Record A Journal Entry In QuickBooks

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Just how to Record a Journal Entry in QuickBooks Online

How to Make a QuickBooks Journal Entry in 5 Steps
Navigate into the journal entry feature in QuickBooks Online.
Fill in the date and journal number.
Enter the correct accounts into the “Category” column.
Go into the debit and credit amounts before the entry is balanced.
Add a description and save.


Managing your business’s accounting can be complicated—even utilizing the assistance of accounting software like QuickBooks. This being said, even although you outsource your bookkeeping or accounting, it’s often helpful to understand how some basic features work. If you’re using QuickBooks Online, perhaps you are unclear on the best way to make a journal entry. A journal entry, as a reminder, is a transaction that is entered straight to your business’s general ledger. So—how do you realy make a QuickBooks journal entry?

We’re here to break it down. We’ll show you the five simple steps you can follow to Record A Journal Entry In QuickBooks Online and get a leg up on managing your accounting processes.

What exactly is a QuickBooks Journal Entry?
First, let’s clarify just what a QuickBooks journal entry is. Generally, QuickBooks will automatically record transactions because they occur—you’ll record an invoice, sales receipt, bill, check, etc.—and QuickBooks will pull this data into the general ledger.

However, should you ever want to enter a transaction manually, choose to correct an error, as an example, you’ll would you like to utilize the journal entry feature within QuickBooks Online. When you post a journal entry in QuickBooks, or in some other accounting software, it should balance—any debit you create must have a corresponding credit and vice versa.

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For example, as you’ll see below, if you’re recording a journal entry for a check you wrote for a year’s worth of insurance, you’ll need to list a debit to the insurance account and a credit to your bank account.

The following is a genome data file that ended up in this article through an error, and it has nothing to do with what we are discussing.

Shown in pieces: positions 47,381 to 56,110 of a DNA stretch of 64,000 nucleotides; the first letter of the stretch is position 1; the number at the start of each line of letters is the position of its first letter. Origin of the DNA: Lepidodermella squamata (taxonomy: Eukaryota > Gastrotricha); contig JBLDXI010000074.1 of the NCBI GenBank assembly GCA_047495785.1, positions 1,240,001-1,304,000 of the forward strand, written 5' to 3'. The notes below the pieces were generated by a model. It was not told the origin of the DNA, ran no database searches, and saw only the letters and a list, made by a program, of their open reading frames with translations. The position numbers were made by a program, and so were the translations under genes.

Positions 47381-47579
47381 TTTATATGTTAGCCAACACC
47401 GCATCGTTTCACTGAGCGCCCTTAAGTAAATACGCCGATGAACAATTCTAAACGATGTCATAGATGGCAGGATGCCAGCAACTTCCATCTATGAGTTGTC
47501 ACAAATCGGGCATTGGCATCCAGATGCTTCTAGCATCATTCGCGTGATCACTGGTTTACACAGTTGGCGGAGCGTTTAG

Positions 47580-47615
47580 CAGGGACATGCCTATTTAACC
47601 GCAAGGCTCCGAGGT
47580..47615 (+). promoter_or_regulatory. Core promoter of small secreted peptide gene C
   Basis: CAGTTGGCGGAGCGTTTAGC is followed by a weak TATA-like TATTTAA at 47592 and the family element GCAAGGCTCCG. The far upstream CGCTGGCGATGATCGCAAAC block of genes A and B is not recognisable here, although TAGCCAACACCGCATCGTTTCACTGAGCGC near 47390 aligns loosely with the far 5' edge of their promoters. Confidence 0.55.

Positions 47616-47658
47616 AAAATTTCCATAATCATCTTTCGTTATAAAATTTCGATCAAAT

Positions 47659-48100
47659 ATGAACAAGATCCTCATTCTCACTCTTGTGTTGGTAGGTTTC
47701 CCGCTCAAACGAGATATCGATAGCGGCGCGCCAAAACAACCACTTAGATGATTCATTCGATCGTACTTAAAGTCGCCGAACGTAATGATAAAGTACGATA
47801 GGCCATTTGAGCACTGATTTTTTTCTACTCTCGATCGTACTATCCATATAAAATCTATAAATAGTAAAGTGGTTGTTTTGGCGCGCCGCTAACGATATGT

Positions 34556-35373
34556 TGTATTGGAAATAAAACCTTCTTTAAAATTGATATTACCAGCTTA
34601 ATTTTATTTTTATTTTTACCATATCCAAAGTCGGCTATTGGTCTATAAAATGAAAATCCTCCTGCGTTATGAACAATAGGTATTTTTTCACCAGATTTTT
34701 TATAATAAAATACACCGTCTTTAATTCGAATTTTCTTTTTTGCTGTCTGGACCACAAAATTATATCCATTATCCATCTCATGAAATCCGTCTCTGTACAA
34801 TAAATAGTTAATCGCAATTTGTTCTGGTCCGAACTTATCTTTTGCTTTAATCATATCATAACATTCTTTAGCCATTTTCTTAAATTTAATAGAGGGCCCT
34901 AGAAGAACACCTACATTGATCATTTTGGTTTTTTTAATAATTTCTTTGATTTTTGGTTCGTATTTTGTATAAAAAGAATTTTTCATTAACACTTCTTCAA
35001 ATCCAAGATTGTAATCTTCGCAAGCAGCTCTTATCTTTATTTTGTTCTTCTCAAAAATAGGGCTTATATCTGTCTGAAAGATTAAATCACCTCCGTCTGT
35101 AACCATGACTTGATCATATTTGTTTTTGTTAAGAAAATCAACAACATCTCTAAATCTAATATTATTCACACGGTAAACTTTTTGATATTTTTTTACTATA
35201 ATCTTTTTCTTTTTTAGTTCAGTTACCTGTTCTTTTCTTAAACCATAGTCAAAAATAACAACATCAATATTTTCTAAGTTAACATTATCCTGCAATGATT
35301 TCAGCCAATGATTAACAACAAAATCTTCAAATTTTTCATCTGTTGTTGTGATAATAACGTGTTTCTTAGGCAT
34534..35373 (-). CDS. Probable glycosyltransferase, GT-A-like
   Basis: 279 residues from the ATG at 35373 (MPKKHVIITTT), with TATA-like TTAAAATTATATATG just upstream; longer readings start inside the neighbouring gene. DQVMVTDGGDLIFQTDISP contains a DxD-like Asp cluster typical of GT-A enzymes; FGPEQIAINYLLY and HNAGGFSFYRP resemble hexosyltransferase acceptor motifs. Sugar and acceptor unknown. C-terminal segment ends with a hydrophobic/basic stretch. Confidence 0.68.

Just how to Record a QuickBooks Journal Entry
Because of the basics at heart, let’s break down exactly simple tips to record a journal entry in QuickBooks.

Once we mentioned, we’ll be using “prepaid insurance” in this example.

Step 1: Navigate to the journal entry feature.
Step one is simple—you’ll need to navigate towards the element of your QuickBooks Online software that enables you to post journal entries. If you click the + icon at the top right of the file, you’ll see a dropdown menu called “Create” that lists “Journal Entry” within the farthest column from the right-hand side.

Once you’ve clicked “Journal Entry” you’ll navigate to the entry itself to fill in the mandatory information.

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Step two: fill out the date and journal number.
As you possibly can see below, the journal entry form in QuickBooks on the net is fairly easy. Once you’ve brought up this form, you’ll like to first edit the journal date. QuickBooks will automatically pull in the current date, so if you’re recording a journal entry from a previous month or day, you’ll would you like to make sure to enter the correct date.

Next, you’ll like to fill within the journal number. In this example, the journal number is 151—QuickBooks will automatically number any new journal entries sequentially following this number (or in other words, the following you might be 152).

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Step 3: go into the correct accounts within the “Category” column. 
In this example, we’re creating a journal entry for prepaid rental insurance. Because rental insurance is frequently prepaid for 30 days or per year, it is considered an “other current asset” to start out, but needs to be expensed out once the year continues on, monthly. This being said, you can book the prepaid asset using a check, but you can use a broad journal entry as well. 

With this thought, we’ll be adding two accounts in the category column. The initial account, from your chart of accounts, may be the “Company bank account.” Here is the account which is losing the cash whenever you pay money for your rental insurance. The second account, on the other hand, could be the “Prepaid Insurance Account.” This is actually the account which will be gaining the amount of money you’re using to prepay for the insurance for the year. In just about any QuickBooks journal entry, there will continually be two accounts, one to credit and one to debit.

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Step 4: Enter the debit and credit amounts.
Once you’ve pulled the best accounts, you’ll fill out the corresponding debits and credits. As you care able to see, rental insurance costs $1,200—so you would add a credit towards the bank checking account and a debit to your prepaid insurance account.